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Home > Latest News > Media Releases > Media Releases 2015 > May 2015 > Reduce effluent on roads on ‘Gypsy day’

Reduce effluent on roads on ‘Gypsy day’

Thursday, 28 May 2015 10:00 a.m.

Bay of Plenty cows will be on the roads this weekend as sharemilkers move stock on what’s known as ‘gypsy day’.

Farmers relocate themselves and their stock in time for the new season, which begins on June 1. That puts a lot of animals on the road or in stock trucks – and potentially a lot of effluent on the road, even if farmers only move a short distance. 

This year’s moving day is also complicated by the Queen’s Birthday weekend holiday on Monday, which means there may be more than the usual traffic on roads.

Bay of Plenty Regional Council’s Pollution Prevention Manager Nick Zaman said most farmers and carriers managed gypsy day well, but there was still a risk of effluent ending up on roads, which could reach waterways.

“There’s information on Federated Farmers’ website for people moving cattle. It’s best to stand stock off green feed before they’re transported because that generates less effluent, but ensure they have access to water and dry feed,” he said.

Farmers moving stock on roads should check with their district council if they needed a permit to move cattle. They should also ensure they had plenty of staff on hand and wear high visibility clothing if using quads and bikes.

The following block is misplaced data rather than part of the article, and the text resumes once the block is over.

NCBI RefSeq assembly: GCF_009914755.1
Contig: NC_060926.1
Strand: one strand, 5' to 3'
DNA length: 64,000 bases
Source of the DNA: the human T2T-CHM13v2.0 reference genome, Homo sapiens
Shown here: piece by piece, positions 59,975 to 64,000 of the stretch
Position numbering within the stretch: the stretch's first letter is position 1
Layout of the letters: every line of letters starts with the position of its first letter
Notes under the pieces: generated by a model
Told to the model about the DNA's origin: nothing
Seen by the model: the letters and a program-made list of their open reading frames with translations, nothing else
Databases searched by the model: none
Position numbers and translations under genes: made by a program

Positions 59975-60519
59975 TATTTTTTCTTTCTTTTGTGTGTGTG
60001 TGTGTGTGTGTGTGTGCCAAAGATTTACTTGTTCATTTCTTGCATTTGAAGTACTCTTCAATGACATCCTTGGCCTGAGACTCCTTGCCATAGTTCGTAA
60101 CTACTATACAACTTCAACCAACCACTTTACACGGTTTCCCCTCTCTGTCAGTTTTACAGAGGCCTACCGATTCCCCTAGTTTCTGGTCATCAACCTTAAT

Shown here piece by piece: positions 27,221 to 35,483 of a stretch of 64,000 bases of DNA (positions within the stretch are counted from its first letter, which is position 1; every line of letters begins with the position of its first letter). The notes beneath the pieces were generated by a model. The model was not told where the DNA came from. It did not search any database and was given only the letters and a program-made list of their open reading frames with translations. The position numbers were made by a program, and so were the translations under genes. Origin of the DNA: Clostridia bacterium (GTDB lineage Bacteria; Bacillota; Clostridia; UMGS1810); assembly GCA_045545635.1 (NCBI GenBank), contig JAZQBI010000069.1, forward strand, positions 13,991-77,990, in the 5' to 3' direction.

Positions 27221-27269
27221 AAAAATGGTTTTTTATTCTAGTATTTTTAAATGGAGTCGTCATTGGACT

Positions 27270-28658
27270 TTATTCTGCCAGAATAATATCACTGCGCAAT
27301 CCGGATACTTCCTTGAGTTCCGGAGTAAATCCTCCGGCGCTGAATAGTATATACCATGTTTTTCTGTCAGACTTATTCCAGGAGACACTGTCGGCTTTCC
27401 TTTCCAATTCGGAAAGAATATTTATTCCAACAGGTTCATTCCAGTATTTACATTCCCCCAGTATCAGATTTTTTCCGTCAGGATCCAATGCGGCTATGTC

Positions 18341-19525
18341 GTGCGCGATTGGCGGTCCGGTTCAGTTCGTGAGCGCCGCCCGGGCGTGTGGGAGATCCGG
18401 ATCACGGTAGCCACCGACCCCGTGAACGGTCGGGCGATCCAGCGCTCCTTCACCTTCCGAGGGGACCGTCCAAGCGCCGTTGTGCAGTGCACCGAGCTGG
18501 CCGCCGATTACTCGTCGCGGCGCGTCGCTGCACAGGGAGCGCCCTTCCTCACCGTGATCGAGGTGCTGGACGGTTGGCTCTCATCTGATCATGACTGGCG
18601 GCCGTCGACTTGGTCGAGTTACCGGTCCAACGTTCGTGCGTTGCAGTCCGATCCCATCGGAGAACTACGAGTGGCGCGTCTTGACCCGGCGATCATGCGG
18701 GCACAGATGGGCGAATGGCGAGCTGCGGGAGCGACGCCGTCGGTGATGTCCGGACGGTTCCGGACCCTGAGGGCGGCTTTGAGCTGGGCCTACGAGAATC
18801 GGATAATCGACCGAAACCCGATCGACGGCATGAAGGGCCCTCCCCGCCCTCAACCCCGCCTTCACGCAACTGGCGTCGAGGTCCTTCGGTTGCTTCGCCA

"Motorists need to be patient if they come across a herd on the road. Please don’t toot your horn as that will frighten the animals. Farmers will be just as keen to get their animals off the road as you are, so wait until they have managed their stock.”  

Farmers should work with their carriers so they can prepare their cows for transport, and also communicate with their new farm about arrival time. Animals will need free access to feed and water when they arrive.

Road users can report stock effluent spills to waterways to Bay of Plenty Regional Council’s Pollution Hotline on 0800 884 883. Callers need to record vehicle details, including licence plate numbers, and locations. Taking photographs is also very helpful, he said.

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